It’s true that Jabotinsky did not hold Arab culture in high regard. In the “Iron Wall,” for example, he wrote that “culturally, [Palestinian Arabs] are 500 years behind us.” But in many ways, Jabotinsky openly respected Arab aspirations far more than most Labor Zionists under Ben-Gurion.

2. Jabotinsky’s racism toward Arabs informed his maximalist demand for a Jewish state on both sides of the Jordan River.

There is no doubt that Jabotinsky insisted on both sides of the Jordan River—not only today’s Israel and the Palestinian territories, but Jordan as well. But he did not do so out of a desire to punish the Arabs or a belief that they didn’t deserve their own state.

Instead, Jabotinsky justified his demand by invoking the need to save European Jewry from extermination. Years before the Holocaust, he sensed an “elemental calamity” approaching for the Jews of Europe. In a tragically prophetic speech in Warsaw on the Ninth of Av in 1938, he begged the crowd to listen to him and immigrate to Palestine at what he saw as “the very last moment” before catastrophe: “For heaven’s sake! Save your lives, every one of you, as long as there is time—and time is short!” Jabotinsky tirelessly carried this message with him across the continent, a desperate, would-be rescuer of its Jews.

It was Jabotinsky’s obsession with sheltering millions of European Jews, not some anti-Arab bigotry, that drove his territorial claims. Even as he expressed “the profoundest feeling for the Arab case,” Jabotinsky argued that it simply could not compare to the Jewish need for refuge. “When the Arab claim … [for] Arab State No. 4, No. 5, or No. 6 … is confronted with our Jewish demand to be saved,” he said, “it is like the claims of appetite versus the claims of starvation.” Yossi Klein Halevi, a Fellow at the Shalom Hartman Institute in Jerusalem, told me, “You can’t understand [Jabotinsky’s] thinking on the Arab-Zionist conflict, his maximalism, without understanding his role as the lone Jewish voice for emergency rescue.” To Jabotinsky, Arab desire, however legitimate, could not measure up morally to Jews’ existential crisis.

3. Jabotinsky called for never-ending war against Palestinian Arabs until they succumbed.

In referring to Jews “crushing” and “immiserating” Palestinian Arabs with military might until they break, writers like Peter Beinart and Andrew Sullivan are offering a shallow interpretation of Jabotinsky’s iron wall.

Jabotinsky first proposed the iron wall in 1923 less as a literal buffer than a demonstration of strength meant to convince the Arabs that the Jews were there to stay. Given the natural defiance of the native population to Jewish settlement, Jabotinsky understood that as long as a “spark of hope” remained that the Arabs could expel the Jews, they would not relent. Only when “there is no hope left … when not a single breach is visible in the iron wall,” he wrote, would “extremist groups lose their sway” and moderates rise to “offer suggestions for compromise.” When that happened, Jabotinsky said later, he was prepared “to let even Kalvarisky [a founder of the Brit Shalom peace movement] lead the orchestra.” But until then, any true peace would need to wait for the necessary psychological shift.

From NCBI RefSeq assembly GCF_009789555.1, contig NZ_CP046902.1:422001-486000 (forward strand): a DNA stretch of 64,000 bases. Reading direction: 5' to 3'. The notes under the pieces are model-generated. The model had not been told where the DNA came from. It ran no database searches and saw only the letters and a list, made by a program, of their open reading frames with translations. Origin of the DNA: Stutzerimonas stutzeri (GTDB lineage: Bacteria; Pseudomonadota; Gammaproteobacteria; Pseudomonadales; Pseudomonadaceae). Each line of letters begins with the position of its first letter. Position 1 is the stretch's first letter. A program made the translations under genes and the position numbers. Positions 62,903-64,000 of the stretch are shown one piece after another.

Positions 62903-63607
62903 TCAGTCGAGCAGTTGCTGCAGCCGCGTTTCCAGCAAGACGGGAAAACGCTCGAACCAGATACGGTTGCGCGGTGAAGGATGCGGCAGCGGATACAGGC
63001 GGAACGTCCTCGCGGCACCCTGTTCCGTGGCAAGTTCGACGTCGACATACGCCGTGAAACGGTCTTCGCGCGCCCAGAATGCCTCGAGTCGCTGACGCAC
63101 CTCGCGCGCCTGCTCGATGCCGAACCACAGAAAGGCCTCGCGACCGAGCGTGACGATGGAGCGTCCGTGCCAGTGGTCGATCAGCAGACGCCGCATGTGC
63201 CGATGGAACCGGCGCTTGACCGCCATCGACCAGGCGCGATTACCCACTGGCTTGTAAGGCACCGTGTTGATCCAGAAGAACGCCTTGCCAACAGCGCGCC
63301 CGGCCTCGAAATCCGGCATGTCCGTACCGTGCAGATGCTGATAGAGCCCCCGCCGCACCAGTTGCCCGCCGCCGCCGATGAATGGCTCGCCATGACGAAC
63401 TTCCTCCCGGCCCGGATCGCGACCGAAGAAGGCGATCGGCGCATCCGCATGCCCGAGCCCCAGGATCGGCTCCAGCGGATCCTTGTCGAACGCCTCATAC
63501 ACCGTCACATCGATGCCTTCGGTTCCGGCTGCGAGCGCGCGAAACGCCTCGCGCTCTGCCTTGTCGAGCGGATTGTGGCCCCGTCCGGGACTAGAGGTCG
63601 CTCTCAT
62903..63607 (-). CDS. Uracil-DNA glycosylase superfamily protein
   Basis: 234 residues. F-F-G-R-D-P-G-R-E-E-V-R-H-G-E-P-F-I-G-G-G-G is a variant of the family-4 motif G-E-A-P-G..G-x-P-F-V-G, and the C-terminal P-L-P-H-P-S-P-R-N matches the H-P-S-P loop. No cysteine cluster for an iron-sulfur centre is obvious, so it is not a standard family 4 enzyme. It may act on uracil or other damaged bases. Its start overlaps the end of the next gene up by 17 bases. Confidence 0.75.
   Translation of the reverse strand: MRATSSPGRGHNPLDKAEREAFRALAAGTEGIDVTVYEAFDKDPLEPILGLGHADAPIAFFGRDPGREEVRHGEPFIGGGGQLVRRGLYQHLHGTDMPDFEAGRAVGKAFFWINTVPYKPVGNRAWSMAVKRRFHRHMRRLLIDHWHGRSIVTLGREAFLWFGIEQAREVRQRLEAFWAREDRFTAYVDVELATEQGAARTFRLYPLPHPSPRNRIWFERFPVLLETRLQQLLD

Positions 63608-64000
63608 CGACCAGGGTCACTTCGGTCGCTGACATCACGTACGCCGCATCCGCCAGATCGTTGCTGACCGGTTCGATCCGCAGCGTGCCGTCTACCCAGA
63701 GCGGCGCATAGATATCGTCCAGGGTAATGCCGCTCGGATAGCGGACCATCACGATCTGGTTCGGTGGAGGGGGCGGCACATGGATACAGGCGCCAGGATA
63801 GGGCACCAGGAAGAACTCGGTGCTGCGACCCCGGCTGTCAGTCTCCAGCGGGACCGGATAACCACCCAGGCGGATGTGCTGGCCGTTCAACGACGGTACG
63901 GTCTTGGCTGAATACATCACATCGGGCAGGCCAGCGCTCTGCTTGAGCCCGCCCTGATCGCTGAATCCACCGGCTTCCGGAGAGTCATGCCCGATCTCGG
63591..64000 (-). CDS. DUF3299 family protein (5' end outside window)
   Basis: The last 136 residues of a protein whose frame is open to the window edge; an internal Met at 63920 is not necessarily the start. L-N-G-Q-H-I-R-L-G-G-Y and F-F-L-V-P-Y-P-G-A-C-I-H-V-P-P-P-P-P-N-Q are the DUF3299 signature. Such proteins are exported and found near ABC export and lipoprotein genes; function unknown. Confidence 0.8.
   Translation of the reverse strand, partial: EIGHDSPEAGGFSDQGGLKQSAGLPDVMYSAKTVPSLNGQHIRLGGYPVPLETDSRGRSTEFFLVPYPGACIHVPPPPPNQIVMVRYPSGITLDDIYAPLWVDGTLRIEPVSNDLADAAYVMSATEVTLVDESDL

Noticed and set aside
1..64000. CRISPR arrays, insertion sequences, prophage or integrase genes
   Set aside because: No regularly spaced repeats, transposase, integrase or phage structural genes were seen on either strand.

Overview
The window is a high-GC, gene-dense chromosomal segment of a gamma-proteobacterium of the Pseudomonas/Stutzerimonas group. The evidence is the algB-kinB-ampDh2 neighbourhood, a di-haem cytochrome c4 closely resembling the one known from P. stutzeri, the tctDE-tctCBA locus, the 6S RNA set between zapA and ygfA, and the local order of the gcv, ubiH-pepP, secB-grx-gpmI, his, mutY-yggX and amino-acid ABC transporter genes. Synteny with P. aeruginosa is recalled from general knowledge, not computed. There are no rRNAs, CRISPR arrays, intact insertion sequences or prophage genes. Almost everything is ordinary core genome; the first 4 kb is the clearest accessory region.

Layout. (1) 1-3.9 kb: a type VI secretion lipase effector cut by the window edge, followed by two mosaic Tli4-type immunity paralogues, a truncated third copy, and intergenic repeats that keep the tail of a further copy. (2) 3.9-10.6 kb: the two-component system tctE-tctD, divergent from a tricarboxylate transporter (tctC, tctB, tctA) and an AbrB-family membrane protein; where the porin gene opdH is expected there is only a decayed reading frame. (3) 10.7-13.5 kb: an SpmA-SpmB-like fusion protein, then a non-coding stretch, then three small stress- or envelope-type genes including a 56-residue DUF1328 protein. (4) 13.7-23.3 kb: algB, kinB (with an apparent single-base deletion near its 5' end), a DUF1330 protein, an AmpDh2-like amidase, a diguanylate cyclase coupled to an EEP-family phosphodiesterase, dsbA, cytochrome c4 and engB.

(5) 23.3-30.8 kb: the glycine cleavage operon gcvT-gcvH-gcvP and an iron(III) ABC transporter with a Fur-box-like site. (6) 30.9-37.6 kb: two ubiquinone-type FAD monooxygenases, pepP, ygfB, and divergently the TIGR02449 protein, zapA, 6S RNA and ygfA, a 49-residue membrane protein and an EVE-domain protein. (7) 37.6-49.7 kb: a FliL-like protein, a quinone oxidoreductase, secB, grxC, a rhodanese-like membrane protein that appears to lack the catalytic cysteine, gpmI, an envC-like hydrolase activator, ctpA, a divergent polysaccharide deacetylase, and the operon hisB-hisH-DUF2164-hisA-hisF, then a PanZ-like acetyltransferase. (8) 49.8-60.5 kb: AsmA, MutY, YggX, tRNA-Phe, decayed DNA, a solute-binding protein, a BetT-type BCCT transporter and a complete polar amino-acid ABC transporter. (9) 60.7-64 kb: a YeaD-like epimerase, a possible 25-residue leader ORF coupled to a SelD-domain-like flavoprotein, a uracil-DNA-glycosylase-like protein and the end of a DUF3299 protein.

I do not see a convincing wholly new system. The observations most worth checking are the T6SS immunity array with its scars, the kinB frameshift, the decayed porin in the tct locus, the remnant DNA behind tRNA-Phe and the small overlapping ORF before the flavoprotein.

The iron wall was not meant to be an excuse for ruthless force, but a display of resolution and permanence that would eventually lead to reconciliation. According to Avi Shlaim, Jabotinsky “was not opposed to talking with the Palestinians at a later stage.” But the danger of the concept of the iron wall, in his view, was that “that Israeli leaders less sophisticated than Jabotinsky would fall in love with a particular phase of [the wall] and refuse to negotiate even when there was someone to talk to on the other side.” Sallai Meridor, the former Israeli ambassador to the United States and Betar youth member, told me that, contrary to conventional wisdom, “the iron wall article suggests that Jabotinsky was ready for significant compromise under certain circumstances. He was strongly against offering it as long as the Arabs had not given up completely on the desire to get rid of the Jews, but he foresaw that [if they did so], there could be an agreement based on mutual concessions” on the major issues for both sides. As eager as Jabotinsky was to establish Jewish sovereignty, he was just as eager to make peace with the Arabs once they recognized the inevitability of the Jewish state.

Of course, you wouldn’t know any of this from recent critics, who, by reading history backwards from the present, have demonized and simplified Jabotinsky’s legacy to attack their current political foe, Netanyahu. But if Jabotinsky really is central to Bibi’s thinking, then perhaps those critics are as wrong about the present as they are about the past.


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Jordan Chandler Hirsch is staff editor at Foreign Affairs.

Jordan Chandler Hirsch is staff editor at Foreign Affairs.